Ryan Coldiron, Terry English, John Michael Green, Willie Helms
Leon Henson, Donald Keith Miles, Daniel Nichols, Tim Pinkerton
Brian Rinker, Wayne Silva, and Jackson Williams, on behalf of
themselves and all others similarly situated, the Plaintiffs, v.
Wectec Enterprises, Inc. and Fluor Enterprises, Inc., the
Defendants, Case No. 2016-v-0047, was removed from the Superior
Court of Burke County for the State of Georgia, to the U.S.
District Court for the Southern District of Georgia (Augusta). The
Southern District Court Clerk assigned Case No. 1:16-cv-00160-JRH-
BKE to the proceeding.

Fluor Enterprises provides engineering, construction and,
procurement services.

The Plaintiff is represented by:

          Troy A. Lanier, Esq.
          TUCKER, LONG, PC
          P.O. Box 2426
          Augusta, GA 30903
          Telephone: (706) 823 6800
          Facsimile: (706) 724 6064
          E-mail: tlanier@tlanierlaw.com

Wectec Enterprises, Inc. is represented by:

          C. Garner Sanford, Jr., Esq.
          SMOAK & STEWART, PC
          One Ninety One Peachtree Tower
          191 Peachtree Street, NE, Suite 4800
          Atlanta, GA 30303
          Telephone: (404) 881 1300
          Facsimile: (404) 870 1732
          E-mail: garner.sanford@odnss.com

Fluor Enterprises, Inc. is represented by:

          Joseph P. Shelton, Esq.
          1075 Peachtree St., NE, Suite 3500
          Atlanta, GA 30309
          Telephone: (404) 240 4259
          Facsimile: (404) 240 4249
          E-mail: jshelton@laborlawyers.com

WEST VALLEY: Faces "Chavira" Class Action Suit in Calif. Ct.
Rafael Olivares Chavira, individually and on behalf of other
individuals similarly situated, Plaintiff, West Valley
Enterprises, Inc. and DOES 1 through 25, inclusive, Defendant,
Case No. BC634329, (Cal. Super., September 19, 2016), seeks
nominal and compensatory damages, waiting time penalties,
interest, costs of suit and expenses incurred, reasonable
attorneys' fees pursuant to the California Labor Code and full
restitution and payment resulting from unfair competition,
including disgorgement of wrongfully withheld reimbursements
pursuant to the California Business and Professions Code.

West Valley Enterprises, Inc. is a California corporation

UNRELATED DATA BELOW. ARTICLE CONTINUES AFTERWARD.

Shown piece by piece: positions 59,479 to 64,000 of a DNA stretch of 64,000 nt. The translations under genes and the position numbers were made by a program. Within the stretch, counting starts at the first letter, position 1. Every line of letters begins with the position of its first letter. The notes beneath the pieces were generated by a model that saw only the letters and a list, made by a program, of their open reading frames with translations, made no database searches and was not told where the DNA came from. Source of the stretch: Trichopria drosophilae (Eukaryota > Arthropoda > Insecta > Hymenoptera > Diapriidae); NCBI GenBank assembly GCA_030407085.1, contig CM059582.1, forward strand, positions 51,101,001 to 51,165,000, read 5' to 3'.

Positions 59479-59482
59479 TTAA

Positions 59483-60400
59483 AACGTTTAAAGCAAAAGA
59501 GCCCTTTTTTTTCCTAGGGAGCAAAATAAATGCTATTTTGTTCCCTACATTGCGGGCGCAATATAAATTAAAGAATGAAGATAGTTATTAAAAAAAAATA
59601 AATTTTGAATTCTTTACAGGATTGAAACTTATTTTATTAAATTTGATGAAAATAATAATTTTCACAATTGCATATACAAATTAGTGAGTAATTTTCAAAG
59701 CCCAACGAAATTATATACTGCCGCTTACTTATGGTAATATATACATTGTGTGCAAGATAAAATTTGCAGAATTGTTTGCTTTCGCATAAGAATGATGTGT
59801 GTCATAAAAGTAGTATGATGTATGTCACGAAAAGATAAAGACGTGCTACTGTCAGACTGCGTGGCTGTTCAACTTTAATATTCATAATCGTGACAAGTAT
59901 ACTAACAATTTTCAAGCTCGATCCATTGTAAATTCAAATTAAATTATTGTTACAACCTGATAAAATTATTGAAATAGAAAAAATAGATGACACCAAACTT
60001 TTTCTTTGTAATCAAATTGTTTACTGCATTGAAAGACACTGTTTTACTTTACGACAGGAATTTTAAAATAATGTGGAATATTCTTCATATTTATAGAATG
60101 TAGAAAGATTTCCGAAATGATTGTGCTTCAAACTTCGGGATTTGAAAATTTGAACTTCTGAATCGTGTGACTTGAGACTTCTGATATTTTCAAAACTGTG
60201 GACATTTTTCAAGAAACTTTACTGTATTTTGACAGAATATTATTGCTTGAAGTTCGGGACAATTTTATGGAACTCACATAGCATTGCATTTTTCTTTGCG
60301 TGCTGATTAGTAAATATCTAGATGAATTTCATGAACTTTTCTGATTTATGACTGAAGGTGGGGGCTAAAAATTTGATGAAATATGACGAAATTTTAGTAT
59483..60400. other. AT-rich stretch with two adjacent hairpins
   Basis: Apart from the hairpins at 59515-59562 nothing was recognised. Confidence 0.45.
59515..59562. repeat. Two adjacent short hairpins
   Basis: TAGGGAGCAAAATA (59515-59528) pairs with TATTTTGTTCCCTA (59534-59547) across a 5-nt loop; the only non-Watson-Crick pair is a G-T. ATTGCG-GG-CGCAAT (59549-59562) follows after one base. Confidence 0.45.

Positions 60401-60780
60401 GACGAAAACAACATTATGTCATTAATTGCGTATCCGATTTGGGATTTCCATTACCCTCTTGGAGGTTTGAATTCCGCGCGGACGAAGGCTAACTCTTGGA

operating a Domino's Pizza franchise in Los Angeles where
Plaintiff worked as a general manager. Chavira claims to have
worked through meal breaks and has incurred out-of-pocket expenses
that wasn't reimbursed.

Plaintiff is represented by:

      Young W. Ryu, Esq.
      Kelly Kim, Esq.
      9595 Wilshire Blvd, Suite 900
      Beverly Hills, CA 90212
      Telephone: (888) 365-8686
      Facsimile: (800)576-1170
      Email: young.ryu@ywrlaw.com

WHITE PLAINS: "Sanders" Suit to Recover Unpaid Overtime Pay
In the case captioned Damian Sanders, Plaintiff, v. White Plains
Cleaning Services, Inc., AVR Realty Company, LLC and Raoul Petit
Homme, Individually, Defendants, Case No. 2:16-cv-05235 (E.D.
N.Y., September 20, 2016), Mr. Sanders, on behalf of himself and
all others similarly situated, brings this collective action
complaint to seek unpaid overtime compensation, liquidated
damages, penalties, pre-judgment and post-judgment interest,
attorneys' fees and costs pursuant to the Fair Labor Standards and
New York Labor Laws.

White Plains is a domestic corporation located at 139 Fisher
Avenue, White Plains, Westchester County, New York 10606, where it
provides commercial, janitorial and maintenance services
throughout New York City and Westchester County.

AVR develops both land and real estate, and manages and maintains
commercial and residential properties throughout the country.

Plaintiff worked for Defendants as a cleaner/maintenance worker at
Oakwood Center, Staten Island, Richmond County, New York.

Plaintiff is represented by:

      Jodi J. Jaffe, Esq.
      Lawrence Office Park
      168 Franklin Corner Road
      Building 2, Suite 220
      Lawrenceville, NY 08648
      Telephone: (201) 687-9977
      Facsimile: (201) 595-0308

WINDTBERG & ZDANCEWICZ: Faces "Higginbotham" Suit in D. Ariz.
A class action lawsuit has been filed against Windtberg &
Zdancewicz PLC. The case is captioned Shanessa Higginbotham, on
behalf of herself and all others similarly situated, the
Plaintiff, Windtberg & Zdancewicz PLC, the Defendant, Case No.
2:16-cv-03263-JZB (D. Ariz., Sept. 26, 2016).

Windtberg & Zdancewicz specializes in Judgement Enforcement in

The Plaintiff is represented by:

          Joseph Michael Panvini, Esq.
          Russell Snow Thompson, IV, Esq.
          5235 E Southern Ave., Ste. D106-618
          Mesa, AZ 85206
          Telephone: (602) 388 8898
          Facsimile: (866) 317 2674
          E-mail: tclg@consumerlawinfo.com

WINGS R US: Server Tips Class Action to Cleared to Proceed
Jonathan Bilyk, writing for Cook County Record, reports that
despite a federal appeals court's recent ruling that restaurants
aren't necessarily breaking federal labor law by requiring tipped